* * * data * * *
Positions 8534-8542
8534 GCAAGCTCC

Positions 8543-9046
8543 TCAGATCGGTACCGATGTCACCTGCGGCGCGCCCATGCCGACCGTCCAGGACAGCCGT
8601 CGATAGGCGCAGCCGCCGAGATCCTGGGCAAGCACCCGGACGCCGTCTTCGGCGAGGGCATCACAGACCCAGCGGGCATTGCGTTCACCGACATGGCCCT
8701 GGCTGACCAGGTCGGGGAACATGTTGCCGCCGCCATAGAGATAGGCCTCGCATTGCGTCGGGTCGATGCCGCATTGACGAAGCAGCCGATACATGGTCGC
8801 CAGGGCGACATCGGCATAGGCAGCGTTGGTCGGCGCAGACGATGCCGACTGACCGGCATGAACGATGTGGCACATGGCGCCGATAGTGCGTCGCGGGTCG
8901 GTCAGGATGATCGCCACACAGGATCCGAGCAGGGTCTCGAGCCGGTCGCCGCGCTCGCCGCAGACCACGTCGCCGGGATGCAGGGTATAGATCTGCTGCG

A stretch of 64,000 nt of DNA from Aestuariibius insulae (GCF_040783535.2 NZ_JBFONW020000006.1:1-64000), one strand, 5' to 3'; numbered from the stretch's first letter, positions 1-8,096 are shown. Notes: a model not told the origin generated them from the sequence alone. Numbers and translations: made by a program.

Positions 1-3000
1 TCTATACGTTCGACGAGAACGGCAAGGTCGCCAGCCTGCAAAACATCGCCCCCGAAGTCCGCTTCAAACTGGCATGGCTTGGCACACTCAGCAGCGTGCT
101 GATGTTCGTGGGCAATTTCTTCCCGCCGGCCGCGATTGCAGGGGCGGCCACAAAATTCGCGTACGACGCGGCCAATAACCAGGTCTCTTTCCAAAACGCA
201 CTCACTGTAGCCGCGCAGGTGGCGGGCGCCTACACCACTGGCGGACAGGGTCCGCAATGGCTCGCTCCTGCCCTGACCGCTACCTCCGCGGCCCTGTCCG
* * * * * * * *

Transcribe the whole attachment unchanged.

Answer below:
Positions 8534-8542
8534 GCAAGCTCC

Positions 8543-9046
8543 TCAGATCGGTACCGATGTCACCTGCGGCGCGCCCATGCCGACCGTCCAGGACAGCCGT
8601 CGATAGGCGCAGCCGCCGAGATCCTGGGCAAGCACCCGGACGCCGTCTTCGGCGAGGGCATCACAGACCCAGCGGGCATTGCGTTCACCGACATGGCCCT
8701 GGCTGACCAGGTCGGGGAACATGTTGCCGCCGCCATAGAGATAGGCCTCGCATTGCGTCGGGTCGATGCCGCATTGACGAAGCAGCCGATACATGGTCGC
8801 CAGGGCGACATCGGCATAGGCAGCGTTGGTCGGCGCAGACGATGCCGACTGACCGGCATGAACGATGTGGCACATGGCGCCGATAGTGCGTCGCGGGTCG
8901 GTCAGGATGATCGCCACACAGGATCCGAGCAGGGTCTCGAGCCGGTCGCCGCGCTCGCCGCAGACCACGTCGCCGGGATGCAGGGTATAGATCTGCTGCG

A stretch of 64,000 nt of DNA from Aestuariibius insulae (GCF_040783535.2 NZ_JBFONW020000006.1:1-64000), one strand, 5' to 3'; numbered from the stretch's first letter, positions 1-8,096 are shown. Notes: a model not told the origin generated them from the sequence alone. Numbers and translations: made by a program.

Positions 1-3000
1 TCTATACGTTCGACGAGAACGGCAAGGTCGCCAGCCTGCAAAACATCGCCCCCGAAGTCCGCTTCAAACTGGCATGGCTTGGCACACTCAGCAGCGTGCT
101 GATGTTCGTGGGCAATTTCTTCCCGCCGGCCGCGATTGCAGGGGCGGCCACAAAATTCGCGTACGACGCGGCCAATAACCAGGTCTCTTTCCAAAACGCA
201 CTCACTGTAGCCGCGCAGGTGGCGGGCGCCTACACCACTGGCGGACAGGGTCCGCAATGGCTCGCTCCTGCCCTGACCGCTACCTCCGCGGCCCTGTCCG